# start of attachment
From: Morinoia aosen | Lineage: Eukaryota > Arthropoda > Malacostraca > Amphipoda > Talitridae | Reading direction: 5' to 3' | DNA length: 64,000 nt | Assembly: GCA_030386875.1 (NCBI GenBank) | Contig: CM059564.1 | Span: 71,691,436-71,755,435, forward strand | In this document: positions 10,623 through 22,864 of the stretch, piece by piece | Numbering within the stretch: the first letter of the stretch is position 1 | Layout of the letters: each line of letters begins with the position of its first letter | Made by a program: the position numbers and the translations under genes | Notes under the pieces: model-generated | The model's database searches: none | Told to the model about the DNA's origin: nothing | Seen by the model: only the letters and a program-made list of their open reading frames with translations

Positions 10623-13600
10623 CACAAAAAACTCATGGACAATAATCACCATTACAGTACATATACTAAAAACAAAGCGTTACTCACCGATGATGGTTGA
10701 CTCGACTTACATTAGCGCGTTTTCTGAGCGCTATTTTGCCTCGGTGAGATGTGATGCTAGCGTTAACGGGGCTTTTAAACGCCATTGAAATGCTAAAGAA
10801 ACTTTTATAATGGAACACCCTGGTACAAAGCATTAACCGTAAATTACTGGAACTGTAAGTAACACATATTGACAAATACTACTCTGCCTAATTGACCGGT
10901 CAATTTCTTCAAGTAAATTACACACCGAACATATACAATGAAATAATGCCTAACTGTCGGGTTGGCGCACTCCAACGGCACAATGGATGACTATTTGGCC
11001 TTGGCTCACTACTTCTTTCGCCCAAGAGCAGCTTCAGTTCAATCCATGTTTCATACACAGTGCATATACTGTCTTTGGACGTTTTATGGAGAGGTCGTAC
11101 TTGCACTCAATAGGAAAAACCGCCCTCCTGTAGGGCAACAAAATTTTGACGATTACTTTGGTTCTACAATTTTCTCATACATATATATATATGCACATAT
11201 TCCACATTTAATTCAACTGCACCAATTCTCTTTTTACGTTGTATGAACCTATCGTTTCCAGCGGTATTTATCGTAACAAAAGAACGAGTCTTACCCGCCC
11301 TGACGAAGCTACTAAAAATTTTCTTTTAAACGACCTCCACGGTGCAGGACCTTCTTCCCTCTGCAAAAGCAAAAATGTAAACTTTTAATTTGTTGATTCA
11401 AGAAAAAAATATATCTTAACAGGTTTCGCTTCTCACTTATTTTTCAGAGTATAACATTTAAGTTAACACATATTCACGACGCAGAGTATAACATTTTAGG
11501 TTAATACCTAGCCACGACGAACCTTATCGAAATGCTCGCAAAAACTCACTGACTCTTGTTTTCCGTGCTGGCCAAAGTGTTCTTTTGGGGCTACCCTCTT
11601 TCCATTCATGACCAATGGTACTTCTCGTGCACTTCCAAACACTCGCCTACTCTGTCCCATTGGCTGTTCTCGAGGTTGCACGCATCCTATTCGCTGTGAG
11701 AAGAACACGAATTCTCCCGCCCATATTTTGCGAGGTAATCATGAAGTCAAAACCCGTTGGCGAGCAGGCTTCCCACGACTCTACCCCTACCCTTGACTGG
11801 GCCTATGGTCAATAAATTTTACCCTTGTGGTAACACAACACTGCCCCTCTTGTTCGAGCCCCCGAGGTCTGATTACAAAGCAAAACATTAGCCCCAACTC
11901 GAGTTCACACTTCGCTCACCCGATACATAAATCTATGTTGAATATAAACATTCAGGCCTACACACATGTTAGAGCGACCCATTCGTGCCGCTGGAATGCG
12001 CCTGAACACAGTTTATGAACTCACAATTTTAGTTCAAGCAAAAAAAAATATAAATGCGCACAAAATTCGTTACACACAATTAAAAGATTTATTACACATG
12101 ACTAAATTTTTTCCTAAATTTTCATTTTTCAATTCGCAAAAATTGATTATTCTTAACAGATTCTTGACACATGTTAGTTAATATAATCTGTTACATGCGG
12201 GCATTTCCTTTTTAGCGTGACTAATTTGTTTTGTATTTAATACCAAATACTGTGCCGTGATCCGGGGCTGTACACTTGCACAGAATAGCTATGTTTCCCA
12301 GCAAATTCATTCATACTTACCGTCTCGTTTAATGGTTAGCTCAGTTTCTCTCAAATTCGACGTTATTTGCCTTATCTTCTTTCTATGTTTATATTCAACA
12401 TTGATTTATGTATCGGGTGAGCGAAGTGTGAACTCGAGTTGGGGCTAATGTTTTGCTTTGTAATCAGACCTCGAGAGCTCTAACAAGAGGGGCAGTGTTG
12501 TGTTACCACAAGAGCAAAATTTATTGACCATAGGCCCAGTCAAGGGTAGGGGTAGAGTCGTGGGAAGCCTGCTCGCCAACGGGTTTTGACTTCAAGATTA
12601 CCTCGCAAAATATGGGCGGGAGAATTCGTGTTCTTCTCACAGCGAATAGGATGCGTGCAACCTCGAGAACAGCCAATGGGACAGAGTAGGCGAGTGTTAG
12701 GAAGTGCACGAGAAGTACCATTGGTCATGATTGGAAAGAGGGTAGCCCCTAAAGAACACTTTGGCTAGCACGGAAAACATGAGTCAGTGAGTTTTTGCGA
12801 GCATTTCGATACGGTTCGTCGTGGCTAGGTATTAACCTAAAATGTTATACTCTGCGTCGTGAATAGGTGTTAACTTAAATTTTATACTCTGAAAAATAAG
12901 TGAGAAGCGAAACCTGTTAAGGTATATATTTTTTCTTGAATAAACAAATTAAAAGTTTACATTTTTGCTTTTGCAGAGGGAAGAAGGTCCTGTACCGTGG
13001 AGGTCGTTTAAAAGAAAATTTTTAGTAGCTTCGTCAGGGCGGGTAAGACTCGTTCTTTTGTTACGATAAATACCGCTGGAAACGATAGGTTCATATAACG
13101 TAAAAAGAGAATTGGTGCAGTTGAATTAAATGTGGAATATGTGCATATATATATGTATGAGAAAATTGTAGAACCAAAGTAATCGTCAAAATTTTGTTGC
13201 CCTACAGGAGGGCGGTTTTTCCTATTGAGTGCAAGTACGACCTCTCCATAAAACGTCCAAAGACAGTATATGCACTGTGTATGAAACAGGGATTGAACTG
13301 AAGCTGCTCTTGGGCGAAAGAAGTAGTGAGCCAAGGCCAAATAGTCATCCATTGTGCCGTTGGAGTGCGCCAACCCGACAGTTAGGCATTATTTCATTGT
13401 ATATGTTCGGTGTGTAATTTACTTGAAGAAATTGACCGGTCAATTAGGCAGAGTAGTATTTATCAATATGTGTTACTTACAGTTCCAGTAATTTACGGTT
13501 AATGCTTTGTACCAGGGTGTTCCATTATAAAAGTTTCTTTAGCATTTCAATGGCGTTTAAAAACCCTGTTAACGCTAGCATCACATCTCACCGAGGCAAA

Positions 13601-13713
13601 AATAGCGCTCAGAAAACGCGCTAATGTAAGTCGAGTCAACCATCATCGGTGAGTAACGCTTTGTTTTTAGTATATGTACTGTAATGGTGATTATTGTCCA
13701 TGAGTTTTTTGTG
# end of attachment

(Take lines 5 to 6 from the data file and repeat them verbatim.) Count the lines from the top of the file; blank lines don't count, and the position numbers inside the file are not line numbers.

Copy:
10801 ACTTTTATAATGGAACACCCTGGTACAAAGCATTAACCGTAAATTACTGGAACTGTAAGTAACACATATTGACAAATACTACTCTGCCTAATTGACCGGT
10901 CAATTTCTTCAAGTAAATTACACACCGAACATATACAATGAAATAATGCCTAACTGTCGGGTTGGCGCACTCCAACGGCACAATGGATGACTATTTGGCC